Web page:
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Residential buy-to-Let

Demand for rental property increases by 16%

Author: Gemma

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According to a new report from Sequence, the demand for rental property in the UK increased by 16% in 2014.

Nationwide, the number of new tenancies agreed also increased by an impressive 20% between November 2013 and November 2014.

The demand for rental property in London increased by over 50%, with the demand for viewings up by 28% over the same time period.

The rising cost of renting

The latest figures from Sequence show that the national average cost for renting a property (excluding London) was up by 3% to £706 in the year to November 2014.

Stephen Nation, Head of Lettings at Sequence commented, “Rents have increased 3% annually across the UK to £706, driven up a 16% rise in demand and a 15% fall in supply of rental properties in the last year. This divergence has seen competition for each rental property sky rocket, with six applicants now vying for every new rental property.”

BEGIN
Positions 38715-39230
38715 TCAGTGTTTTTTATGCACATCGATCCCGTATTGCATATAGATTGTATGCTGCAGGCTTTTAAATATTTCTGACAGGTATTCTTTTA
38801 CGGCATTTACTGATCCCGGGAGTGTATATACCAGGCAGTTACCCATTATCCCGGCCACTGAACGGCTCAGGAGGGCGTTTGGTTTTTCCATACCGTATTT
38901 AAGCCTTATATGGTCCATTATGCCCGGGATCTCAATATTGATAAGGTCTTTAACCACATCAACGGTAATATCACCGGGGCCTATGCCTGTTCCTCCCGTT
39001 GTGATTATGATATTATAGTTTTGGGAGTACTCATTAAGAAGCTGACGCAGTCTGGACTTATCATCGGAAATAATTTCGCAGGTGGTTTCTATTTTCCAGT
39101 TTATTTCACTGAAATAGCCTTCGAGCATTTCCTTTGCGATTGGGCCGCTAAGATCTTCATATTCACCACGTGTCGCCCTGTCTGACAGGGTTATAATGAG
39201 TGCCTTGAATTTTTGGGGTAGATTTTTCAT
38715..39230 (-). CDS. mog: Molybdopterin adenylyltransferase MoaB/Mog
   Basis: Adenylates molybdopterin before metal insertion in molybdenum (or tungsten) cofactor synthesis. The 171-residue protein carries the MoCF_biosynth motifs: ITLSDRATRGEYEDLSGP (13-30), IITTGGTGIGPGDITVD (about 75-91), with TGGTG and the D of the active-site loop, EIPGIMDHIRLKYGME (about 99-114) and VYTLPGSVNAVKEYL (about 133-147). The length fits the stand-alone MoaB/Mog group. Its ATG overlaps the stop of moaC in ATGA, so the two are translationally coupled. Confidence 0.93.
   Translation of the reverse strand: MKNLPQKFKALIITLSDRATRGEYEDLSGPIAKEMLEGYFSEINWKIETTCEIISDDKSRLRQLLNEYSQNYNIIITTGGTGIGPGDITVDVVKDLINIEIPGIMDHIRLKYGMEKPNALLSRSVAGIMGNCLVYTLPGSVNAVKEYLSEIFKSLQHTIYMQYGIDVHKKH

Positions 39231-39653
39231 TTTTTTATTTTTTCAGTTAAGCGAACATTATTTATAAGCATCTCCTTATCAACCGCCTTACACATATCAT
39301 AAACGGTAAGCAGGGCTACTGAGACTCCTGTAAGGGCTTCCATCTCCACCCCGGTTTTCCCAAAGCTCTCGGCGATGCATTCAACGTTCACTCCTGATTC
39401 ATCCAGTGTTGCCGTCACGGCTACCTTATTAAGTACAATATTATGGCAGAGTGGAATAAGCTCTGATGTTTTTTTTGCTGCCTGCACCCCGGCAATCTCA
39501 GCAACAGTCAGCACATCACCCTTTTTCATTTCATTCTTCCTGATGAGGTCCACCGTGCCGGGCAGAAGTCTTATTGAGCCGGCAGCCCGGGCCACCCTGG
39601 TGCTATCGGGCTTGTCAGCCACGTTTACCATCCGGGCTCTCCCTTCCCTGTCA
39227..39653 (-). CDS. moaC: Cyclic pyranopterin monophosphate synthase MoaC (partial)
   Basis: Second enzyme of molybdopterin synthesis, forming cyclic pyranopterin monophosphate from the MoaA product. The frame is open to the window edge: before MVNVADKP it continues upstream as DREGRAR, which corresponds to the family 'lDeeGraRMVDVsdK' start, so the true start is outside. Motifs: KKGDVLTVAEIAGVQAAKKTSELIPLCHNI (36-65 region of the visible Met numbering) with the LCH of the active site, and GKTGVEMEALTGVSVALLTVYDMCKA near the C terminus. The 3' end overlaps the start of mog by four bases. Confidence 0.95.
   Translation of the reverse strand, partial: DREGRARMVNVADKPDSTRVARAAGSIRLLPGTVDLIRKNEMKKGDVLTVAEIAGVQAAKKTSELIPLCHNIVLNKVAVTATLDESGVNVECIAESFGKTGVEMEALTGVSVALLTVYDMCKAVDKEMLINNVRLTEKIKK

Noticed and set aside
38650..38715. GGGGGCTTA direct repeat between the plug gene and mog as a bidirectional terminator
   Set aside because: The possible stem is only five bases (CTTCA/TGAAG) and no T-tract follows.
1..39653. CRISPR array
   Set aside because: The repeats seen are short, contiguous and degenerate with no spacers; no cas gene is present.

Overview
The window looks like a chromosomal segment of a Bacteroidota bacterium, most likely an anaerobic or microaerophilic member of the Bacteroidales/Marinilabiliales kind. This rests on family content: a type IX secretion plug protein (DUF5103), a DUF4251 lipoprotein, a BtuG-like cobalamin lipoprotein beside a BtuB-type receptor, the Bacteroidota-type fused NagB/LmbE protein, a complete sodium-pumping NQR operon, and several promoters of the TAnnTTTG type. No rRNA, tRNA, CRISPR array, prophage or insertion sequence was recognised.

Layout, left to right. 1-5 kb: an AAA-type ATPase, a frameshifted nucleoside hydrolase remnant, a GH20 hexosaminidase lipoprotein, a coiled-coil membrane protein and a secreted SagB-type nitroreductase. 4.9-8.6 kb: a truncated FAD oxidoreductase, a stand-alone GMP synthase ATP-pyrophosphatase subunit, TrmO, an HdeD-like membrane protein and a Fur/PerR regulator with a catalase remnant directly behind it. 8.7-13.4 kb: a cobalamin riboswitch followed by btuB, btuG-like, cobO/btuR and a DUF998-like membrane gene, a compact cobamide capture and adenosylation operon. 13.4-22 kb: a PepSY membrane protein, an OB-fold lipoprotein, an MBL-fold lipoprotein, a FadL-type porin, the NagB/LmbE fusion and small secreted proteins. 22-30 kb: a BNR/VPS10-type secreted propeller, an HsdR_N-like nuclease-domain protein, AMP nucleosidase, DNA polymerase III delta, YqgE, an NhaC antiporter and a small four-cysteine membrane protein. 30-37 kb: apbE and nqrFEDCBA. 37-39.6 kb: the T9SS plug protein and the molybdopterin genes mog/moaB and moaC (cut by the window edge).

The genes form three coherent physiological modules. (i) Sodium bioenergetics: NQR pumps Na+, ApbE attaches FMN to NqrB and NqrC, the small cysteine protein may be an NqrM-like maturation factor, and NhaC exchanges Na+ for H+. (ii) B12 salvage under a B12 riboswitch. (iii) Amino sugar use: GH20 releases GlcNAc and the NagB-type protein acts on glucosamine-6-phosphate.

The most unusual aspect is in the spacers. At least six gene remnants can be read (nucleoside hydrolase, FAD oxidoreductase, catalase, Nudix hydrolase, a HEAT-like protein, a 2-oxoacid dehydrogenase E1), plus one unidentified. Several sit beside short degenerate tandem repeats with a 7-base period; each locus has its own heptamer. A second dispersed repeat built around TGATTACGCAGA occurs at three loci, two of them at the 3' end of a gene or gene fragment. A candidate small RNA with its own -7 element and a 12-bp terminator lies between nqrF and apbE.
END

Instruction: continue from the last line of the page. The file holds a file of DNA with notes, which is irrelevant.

The report further highlighted the demand for rental property in the capital, showing that the cost of renting increased by 4% to £1,522 in London.

“In London the picture is even more acute. Demand is up a considerable 55% on the year while supply has actually fallen 4%. There are more than nine tenants chasing every rental property to come onto the market and this competition has caused rents to rise 4% annually to £1,522,” Nation stated.

Buy-to-let demand to remain strong

With so many first-time buyers unable to climb onto the first step of the property ladder due to rising prices and the tightening of lending, the demand for rental property across the UK is set to continue throughout 2015.

Good news for buy-to-let property investors, Sequence’s latest findings anticipate that rents will continue to rise in line with demand.

“Demand is set to continue to rise, with would-be buyers priced out of the sales market and the UK population continuing to grow, so I would anticipate price will continue on this upward trajectory in 2015,” Nation added.

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